Strategy illustration Strategy theory

Organisational structure

Every organisation made up of more than one person will need some form of organisational structure. An organisational chart shows the way in which the chain of command works within the organisation.

The way in which a company is organised can be illustrated for a packaging company. The company will be owned by shareholders that choose directors to look after their interests. The directors then appoint managers to run the business on a day-to-day basis. In the company structure outlined above:

The Managing Director has the major responsibility for running of the company, including setting company targets and keeping an eye on all departments.

The Distribution Manager is responsible for controlling the movement of goods in and out of the warehouse, supervising drivers and overseeing the transport of goods to and from the firm.

The Production Manager is responsible for keeping a continuous supply of work flowing to all production staff and also for organising manpower to meet the customers' orders.

The Sales Manager is responsible for making contact with customers and obtaining orders from those contacts.

The Company Accountant controls all the financial dealings of the company and is responsible for producing management accounts and financial reports.


Other organisations will have different structures. For example most organisations will have a marketing department responsible for market research and marketing planning. A customer services department will look after customer requirements. A human resources department will be responsible for recruitment and selection of new employees, employee motivation and a range of other people focused activities. In addition there will be a number of cross-functional areas such as administration and Information Technology departments that service the functional areas of the company. These departments will provide back up support and training.

Organisations are structured in different ways:

1. by function as described above

2. by regional area - a geographical structure e.g. with a marketing

manager North, marketing manager South etc

3. by product e.g. marketing manager crisps, marketing manager drinks, etc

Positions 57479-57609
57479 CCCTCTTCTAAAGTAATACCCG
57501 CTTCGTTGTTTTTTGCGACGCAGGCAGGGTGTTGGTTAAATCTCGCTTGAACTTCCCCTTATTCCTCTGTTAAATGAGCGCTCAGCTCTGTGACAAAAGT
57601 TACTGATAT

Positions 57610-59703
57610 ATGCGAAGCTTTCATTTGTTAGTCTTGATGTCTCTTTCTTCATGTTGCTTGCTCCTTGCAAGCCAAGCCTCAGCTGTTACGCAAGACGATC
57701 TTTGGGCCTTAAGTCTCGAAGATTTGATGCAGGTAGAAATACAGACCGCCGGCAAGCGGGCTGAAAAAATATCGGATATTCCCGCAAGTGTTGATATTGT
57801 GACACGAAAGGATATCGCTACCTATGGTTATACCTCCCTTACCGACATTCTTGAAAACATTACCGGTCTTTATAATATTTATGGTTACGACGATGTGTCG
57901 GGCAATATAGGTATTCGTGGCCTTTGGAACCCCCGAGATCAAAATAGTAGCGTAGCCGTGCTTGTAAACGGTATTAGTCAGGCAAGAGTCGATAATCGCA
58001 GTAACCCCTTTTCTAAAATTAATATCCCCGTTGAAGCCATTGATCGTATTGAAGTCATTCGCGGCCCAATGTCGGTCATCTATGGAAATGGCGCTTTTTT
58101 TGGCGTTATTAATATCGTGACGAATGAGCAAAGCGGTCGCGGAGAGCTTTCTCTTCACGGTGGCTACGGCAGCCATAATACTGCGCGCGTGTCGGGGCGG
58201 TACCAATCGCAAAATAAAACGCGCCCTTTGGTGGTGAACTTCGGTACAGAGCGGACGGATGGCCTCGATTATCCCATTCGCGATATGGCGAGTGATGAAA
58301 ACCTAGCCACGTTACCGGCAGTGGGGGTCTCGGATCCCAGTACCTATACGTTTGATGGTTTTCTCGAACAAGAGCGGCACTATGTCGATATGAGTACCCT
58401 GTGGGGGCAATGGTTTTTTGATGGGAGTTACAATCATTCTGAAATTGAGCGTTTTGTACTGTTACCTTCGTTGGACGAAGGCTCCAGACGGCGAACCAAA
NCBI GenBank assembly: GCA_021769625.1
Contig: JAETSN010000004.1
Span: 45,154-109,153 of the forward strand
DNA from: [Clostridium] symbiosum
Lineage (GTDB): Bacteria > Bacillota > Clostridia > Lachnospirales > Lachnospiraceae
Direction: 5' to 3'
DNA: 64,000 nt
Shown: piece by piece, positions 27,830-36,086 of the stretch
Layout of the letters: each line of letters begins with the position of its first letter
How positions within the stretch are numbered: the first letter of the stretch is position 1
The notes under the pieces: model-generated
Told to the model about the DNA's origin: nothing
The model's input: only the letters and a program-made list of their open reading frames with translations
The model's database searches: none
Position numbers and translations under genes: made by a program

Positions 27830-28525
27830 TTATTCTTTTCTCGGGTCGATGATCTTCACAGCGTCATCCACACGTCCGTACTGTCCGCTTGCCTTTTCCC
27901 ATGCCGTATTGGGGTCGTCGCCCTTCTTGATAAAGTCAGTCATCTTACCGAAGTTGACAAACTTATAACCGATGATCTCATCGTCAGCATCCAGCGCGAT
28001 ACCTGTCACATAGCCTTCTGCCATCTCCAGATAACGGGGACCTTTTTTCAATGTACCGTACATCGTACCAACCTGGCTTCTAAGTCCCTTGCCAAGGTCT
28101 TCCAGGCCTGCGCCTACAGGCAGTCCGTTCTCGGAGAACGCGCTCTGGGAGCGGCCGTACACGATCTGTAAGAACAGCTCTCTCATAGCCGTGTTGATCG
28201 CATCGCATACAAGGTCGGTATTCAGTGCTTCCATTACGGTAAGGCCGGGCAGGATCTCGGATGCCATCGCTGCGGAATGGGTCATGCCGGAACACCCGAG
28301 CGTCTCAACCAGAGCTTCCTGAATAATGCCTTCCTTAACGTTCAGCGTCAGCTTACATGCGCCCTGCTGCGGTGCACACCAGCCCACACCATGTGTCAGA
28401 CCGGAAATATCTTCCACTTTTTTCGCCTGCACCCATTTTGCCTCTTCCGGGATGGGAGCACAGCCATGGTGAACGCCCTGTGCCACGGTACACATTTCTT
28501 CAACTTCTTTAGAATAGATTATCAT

4. into work teams, etc.

Reporting in organisations often takes place down the line. An employee might be accountable to a supervisor, who is accountable to a junior manager, who is then accountable to a senior manager - communication and instructions can then be passed down the line.

Supporting Documents

These downloads will help to put strategy theory into context using real world examples from real businesses.

Creating a winning marketing mix
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Find out how JD Sports used strategy theory to succeed in the retail industry by downloading our premium case study.

Sponsorship as part of the marketing mix
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Find out how Ford used strategy theory to succeed in the automotive industry by downloading our premium case study.

Re-focussing a company's culture and marketing mix
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Discover how Argos employed strategy theory to prosper in the retail industry by downloading our premium case study.

Planning effective marketing strategies for a target audience
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Find out how adidas applied strategy theory to prosper in the sportswear industry by downloading our premium case study.

Using the marketing mix in the fashion industry
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Discover how Ben Sherman used strategy theory to prosper in the fashion industry by downloading our premium case study.